Without knowing the full picture, it is easy for our perception and assumptions to shape our understanding of homelessness as an issue, our attitudes toward people who experience it, and how the problem should be addressed.

Common Questions and Misperceptions

People experience housing crises and move in and out of homelessness on an ongoing basis. Many are also able to resolve the problem through their own connections and support systems. Since the number of people experiencing homelessness is constantly changing, we rely on various sources of data to determine how many people are homeless in Virginia Beach.

It is true that people experience housing crises and move in and out of homelessness on an ongoing basis, which makes homelessness a complex issue. What we can do and have been doing as a community, is to prevent as many people as possible from becoming homeless, shorten the length of time that people experience homelessness, and help them leave homelessness behind for good. In other words, make homelessness rare, brief, and nonrecurring -- that is our definition of ending homelessness.

The impact of homelessness on a community is far reaching and long-lasting. The crisis of homelessness perpetuates itself in poor educational, health, employment, and family outcomes for our community’s most vulnerable residents. The cost to the community as a whole can be measured by expenditures for police and court intervention, incarceration, emergency medical services, and hospital visits, which are estimated to cost thousands of dollars per person per year. Addressing homelessness and providing everyone the opportunity to live in safe, decent, and affordable housing is not only a quality of life issue, it is also an economic one.

Families and individuals move in and out of homelessness on an ongoing basis for many reasons: job loss, mental illness, family breakup, inability to afford housing costs, high health care costs, eviction, natural disaster, etc. While no one can force anyone to seek assistance, what we can do is get the best possible understanding of the different needs in our community and act to address them, so that people who can and do want to receive help, have the opportunity to do so.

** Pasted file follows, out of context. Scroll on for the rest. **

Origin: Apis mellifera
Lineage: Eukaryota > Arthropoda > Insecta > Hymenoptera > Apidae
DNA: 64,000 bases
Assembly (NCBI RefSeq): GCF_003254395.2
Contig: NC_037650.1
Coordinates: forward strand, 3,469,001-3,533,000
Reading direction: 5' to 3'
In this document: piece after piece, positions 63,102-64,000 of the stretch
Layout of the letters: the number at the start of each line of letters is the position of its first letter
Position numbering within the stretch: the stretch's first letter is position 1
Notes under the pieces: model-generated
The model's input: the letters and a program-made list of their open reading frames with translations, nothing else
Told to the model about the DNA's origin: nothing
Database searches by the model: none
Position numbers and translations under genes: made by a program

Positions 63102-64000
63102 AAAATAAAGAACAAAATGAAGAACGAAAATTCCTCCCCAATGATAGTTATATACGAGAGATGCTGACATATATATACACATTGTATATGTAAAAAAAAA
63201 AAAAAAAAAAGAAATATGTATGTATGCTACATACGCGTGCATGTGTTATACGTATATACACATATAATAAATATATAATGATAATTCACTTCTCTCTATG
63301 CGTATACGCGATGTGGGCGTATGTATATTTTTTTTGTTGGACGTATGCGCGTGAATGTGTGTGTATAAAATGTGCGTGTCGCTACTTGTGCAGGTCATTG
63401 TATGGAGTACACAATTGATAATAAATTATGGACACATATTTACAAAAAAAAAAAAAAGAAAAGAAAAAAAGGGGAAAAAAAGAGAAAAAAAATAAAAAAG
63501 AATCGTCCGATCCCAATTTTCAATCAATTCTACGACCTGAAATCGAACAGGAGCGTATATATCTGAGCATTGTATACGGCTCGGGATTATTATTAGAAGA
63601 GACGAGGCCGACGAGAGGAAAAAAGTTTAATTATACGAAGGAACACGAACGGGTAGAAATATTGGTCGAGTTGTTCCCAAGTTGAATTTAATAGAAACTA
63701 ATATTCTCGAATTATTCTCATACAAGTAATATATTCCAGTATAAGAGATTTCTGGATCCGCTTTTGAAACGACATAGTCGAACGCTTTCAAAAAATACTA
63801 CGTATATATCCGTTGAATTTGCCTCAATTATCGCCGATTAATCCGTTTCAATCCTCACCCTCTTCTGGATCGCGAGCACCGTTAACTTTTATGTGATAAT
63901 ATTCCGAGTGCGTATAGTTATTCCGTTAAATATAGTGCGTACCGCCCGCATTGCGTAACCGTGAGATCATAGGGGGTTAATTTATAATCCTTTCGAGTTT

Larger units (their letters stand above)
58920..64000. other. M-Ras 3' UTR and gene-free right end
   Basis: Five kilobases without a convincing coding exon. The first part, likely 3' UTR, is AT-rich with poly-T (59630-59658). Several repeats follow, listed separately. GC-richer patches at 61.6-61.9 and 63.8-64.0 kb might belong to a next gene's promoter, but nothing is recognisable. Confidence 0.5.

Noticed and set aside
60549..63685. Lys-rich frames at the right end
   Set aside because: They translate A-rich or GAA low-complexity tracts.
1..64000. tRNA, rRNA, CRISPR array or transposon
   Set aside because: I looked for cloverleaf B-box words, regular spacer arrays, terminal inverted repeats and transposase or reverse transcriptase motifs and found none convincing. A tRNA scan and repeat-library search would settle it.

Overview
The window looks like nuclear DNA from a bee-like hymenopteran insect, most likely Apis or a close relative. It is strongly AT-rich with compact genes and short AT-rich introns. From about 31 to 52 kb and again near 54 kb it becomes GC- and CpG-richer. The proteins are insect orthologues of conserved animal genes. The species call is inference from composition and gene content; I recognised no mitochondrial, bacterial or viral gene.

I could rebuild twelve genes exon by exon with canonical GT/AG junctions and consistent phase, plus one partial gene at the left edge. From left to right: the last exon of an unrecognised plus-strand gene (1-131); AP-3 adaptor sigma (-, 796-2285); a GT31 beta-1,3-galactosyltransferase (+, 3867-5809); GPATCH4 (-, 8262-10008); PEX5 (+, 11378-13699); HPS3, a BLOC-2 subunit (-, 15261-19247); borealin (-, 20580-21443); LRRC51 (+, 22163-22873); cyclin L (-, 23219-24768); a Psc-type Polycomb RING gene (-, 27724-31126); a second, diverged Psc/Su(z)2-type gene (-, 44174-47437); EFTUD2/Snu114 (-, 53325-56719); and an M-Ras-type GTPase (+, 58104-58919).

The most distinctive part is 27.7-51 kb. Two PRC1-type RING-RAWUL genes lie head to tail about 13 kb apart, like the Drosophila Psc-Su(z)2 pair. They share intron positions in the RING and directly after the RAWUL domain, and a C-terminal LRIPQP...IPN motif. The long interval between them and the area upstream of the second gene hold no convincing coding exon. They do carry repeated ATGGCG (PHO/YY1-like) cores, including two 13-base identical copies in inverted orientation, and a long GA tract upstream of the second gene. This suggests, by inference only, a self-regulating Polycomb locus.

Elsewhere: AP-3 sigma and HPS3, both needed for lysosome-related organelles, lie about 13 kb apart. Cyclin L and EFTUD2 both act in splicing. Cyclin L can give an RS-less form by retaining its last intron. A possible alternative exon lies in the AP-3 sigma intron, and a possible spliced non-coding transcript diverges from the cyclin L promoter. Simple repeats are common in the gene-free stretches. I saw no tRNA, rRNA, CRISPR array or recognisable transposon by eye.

People who are homeless have the same rights as everyone else and are free to move about the community as long as they are not breaking any laws. The role of outreach is to find and engage people experiencing street homelessness, conduct assessments in the field, make direct referrals to shelter, and connect individuals to resources. Street outreach is not an enforcement role nor is it about controlling the behaviors of homeless individuals, infringing on their rights, or restricting their movement.

Each city, individually, addresses their own specific circumstances and needs, but since 2005, we have all cooperated and collaborated through the South Hampton Roads Regional Task Force  on Ending Homelessness to achieve things that no city could or would have done on their own, including:

  • Creating 400 new units of permanent housing for previously homeless individuals
  • Creating a Regional Housing Crisis Hotline  an access point for people who need shelter, housing case management, or related resources.
  • Establishing a regional Homelessness Management Information System (HMIS) to track and share data more effectively across cities
  • Working with the Veterans’ Administration, the State, and Federal government, we achieved a “functional” end to veteran homelessness in 2015, meaning that any veteran who presents as homeless in the region should be able to be housed within 90 days
  • Hosting conferences and training to share national best practices and increase collaboration

By working together, we have reduced costs, allowing each city to focus our local efforts more on direct support for people experiencing homelessness.